A previous study, by Brown and colleagues, in a related northern California sample, found a threefold increased risk for schizophrenia associated with maternal influenza during the first half of pregnancy. Autism has similarly been linked to first trimester maternal viral infections and to possibly related increases in inflammatory molecules.

“Future research might investigate whether this same environmental risk factor might give rise to different disorders, depending on how the timing of the prenatal insult affects the developing fetal brain,” suggested Brown.

Bipolar disorder shares with schizophrenia a number of other suspected causes and illness features, the researchers note. For example, both share onset of symptoms in early adulthood, susceptibility genes, run in the same families, affect nearly one percent of the population, show psychotic behaviors and respond to antipsychotic medications.

Increasing evidence of such overlap between traditional diagnostic categories has led to the NIMH Research Domain Criteria (RDoC) project, which is laying the foundation for a new mental disorders classification system based on brain circuits and dimensional mechanisms that cut across traditional diagnostic categories.

National Institute of Mental Health (NIMH)

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Film Synopsis: Hidden Pictures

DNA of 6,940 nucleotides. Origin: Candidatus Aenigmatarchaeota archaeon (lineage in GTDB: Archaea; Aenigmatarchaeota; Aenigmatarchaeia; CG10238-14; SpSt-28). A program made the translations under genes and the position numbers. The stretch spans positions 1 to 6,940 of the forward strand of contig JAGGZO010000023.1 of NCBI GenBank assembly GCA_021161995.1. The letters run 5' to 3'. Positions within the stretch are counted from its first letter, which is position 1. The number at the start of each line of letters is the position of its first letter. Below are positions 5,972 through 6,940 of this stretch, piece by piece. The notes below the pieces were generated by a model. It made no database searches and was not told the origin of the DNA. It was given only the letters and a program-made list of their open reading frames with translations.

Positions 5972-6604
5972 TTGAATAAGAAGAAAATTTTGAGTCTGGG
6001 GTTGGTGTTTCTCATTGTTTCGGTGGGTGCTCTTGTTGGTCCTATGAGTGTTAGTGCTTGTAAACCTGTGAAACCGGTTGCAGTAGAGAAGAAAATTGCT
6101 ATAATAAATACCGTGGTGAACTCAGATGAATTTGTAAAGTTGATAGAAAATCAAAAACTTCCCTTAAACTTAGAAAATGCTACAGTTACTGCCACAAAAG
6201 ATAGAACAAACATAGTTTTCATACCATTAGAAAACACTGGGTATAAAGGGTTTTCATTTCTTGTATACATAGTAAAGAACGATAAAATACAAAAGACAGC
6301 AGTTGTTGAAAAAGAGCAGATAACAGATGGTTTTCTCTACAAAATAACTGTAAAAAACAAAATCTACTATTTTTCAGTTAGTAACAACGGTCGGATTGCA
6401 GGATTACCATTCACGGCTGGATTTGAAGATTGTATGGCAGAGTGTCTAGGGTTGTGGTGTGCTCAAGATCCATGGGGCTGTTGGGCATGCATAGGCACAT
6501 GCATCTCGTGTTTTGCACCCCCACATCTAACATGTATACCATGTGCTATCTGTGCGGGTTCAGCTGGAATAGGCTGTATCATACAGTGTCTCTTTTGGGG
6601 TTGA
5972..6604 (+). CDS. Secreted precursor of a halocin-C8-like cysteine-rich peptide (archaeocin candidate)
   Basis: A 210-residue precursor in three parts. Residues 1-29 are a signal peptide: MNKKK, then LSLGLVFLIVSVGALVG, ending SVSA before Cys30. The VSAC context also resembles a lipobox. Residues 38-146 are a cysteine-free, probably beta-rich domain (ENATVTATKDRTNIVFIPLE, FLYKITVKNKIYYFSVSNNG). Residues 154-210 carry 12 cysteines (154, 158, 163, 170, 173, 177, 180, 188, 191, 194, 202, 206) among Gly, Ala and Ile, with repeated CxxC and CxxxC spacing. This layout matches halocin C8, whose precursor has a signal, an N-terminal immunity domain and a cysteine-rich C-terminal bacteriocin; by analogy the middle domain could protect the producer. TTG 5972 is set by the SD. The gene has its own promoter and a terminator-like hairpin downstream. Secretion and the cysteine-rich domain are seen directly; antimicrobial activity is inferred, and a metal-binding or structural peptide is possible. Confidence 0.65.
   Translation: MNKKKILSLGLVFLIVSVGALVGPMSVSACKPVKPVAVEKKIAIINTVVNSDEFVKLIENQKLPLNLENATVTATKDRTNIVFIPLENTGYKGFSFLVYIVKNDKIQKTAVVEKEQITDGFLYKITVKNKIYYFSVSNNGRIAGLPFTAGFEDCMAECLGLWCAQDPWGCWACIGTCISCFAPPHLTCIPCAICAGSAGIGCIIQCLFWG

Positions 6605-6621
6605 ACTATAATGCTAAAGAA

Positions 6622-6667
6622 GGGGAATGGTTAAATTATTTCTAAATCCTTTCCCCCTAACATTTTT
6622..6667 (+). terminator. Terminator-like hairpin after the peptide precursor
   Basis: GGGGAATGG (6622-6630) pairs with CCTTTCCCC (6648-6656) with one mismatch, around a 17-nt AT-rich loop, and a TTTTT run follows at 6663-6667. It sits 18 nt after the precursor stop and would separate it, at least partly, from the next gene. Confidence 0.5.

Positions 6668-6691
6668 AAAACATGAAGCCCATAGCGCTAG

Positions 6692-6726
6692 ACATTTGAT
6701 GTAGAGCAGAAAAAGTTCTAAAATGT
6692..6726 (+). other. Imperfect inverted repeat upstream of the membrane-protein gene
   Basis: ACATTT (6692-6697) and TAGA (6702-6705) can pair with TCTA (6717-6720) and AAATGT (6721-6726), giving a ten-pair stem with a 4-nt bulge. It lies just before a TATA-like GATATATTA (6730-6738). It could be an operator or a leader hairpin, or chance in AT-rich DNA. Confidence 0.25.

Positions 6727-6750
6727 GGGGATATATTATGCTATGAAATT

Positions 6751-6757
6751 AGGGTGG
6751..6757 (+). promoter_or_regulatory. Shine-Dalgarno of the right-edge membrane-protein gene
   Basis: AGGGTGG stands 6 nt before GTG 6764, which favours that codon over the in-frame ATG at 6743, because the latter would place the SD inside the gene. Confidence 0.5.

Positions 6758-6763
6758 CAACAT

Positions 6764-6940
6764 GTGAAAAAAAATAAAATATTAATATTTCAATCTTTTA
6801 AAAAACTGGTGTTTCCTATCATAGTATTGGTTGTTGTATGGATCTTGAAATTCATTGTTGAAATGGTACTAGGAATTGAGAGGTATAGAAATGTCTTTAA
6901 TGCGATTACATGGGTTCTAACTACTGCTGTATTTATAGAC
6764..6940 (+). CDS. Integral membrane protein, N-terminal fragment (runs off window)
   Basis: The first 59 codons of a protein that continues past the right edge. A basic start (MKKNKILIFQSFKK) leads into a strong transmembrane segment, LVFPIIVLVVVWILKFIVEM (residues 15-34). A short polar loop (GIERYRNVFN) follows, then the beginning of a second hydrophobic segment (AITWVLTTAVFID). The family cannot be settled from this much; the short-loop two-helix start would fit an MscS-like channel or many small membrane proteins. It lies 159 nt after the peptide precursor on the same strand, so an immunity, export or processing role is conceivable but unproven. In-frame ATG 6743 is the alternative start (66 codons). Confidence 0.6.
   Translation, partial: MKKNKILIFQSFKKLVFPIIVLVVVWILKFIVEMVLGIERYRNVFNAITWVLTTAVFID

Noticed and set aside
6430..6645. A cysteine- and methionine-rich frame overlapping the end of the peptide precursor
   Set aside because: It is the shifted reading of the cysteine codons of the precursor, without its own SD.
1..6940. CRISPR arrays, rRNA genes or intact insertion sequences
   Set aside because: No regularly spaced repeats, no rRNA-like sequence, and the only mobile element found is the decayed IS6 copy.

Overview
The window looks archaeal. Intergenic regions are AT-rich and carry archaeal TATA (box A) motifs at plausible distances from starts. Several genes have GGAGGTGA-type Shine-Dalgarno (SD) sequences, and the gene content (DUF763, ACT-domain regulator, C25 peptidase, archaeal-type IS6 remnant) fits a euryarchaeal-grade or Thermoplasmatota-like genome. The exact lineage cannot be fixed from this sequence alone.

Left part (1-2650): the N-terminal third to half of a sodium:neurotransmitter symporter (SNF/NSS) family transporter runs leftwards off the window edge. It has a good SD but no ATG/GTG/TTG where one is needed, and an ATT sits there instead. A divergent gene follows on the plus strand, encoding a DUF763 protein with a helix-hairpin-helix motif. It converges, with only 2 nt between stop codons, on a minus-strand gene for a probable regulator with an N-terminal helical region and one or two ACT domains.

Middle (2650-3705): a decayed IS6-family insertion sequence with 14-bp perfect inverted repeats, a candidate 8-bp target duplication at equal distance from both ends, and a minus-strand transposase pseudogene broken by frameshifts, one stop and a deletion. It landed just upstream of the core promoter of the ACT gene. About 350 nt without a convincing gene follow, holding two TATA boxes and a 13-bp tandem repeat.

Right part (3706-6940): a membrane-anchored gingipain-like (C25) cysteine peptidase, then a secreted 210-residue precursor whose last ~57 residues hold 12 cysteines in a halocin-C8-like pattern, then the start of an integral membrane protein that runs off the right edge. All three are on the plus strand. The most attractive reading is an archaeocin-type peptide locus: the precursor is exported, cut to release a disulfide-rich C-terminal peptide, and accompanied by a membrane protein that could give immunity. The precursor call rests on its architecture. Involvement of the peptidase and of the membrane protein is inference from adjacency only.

Filmmaker and physician Delaney Ruston grew up under the shadow of her dad’s illness, schizophrenia. While reconnecting with him after years of estrangement, (as seen in the award winning PBS documentary Unlisted: A Story of Schizophrenia) Ruston became interested in the experiences of other families around the globe. How are people accepted or rejected? What is mental health care like? Given that the WHO estimates that 450 million people worldwide have a mental illness, why do we rarely hear about their lives?

Ruston takes us on her journey to answer these questions, uncovering personal stories in India, China, South Africa, France, and the US. What emerges are scenes of profound frustration, moments of true compassion, and haunting insights. The journey ends by exploring the force of change that individuals are bringing about, including actress Glenn Close’s movement to fight stigma.

HIDDEN PICTURES is the first feature documentary on global mental health. Artistically crafted, with unforgettable characters, this powerful film will bring needed dialogue to a vastly neglected field.

Hidden Pictures Website

Photos of Cocktails and Couture — SARDAA’s 5th Anniversary Celebration and Schizophrenia Awareness Recognition

C. Patrick McIlvain, Roxane Pyle, K. David Quackenbush, Mike Alsup, Aymeric Martinoia

C. Patrick McIlvain, Roxane Pyle, K. David Quackenbush, Mike Alsup, Aymeric Martinoia

May 2013–We celebrated SARDAA’s 5th anniversary at a private club, The Marque, in Houston, TX while recognizing Schizophrenia Awareness Week with informative and fun experiences for all attendees. Highlights of the evening: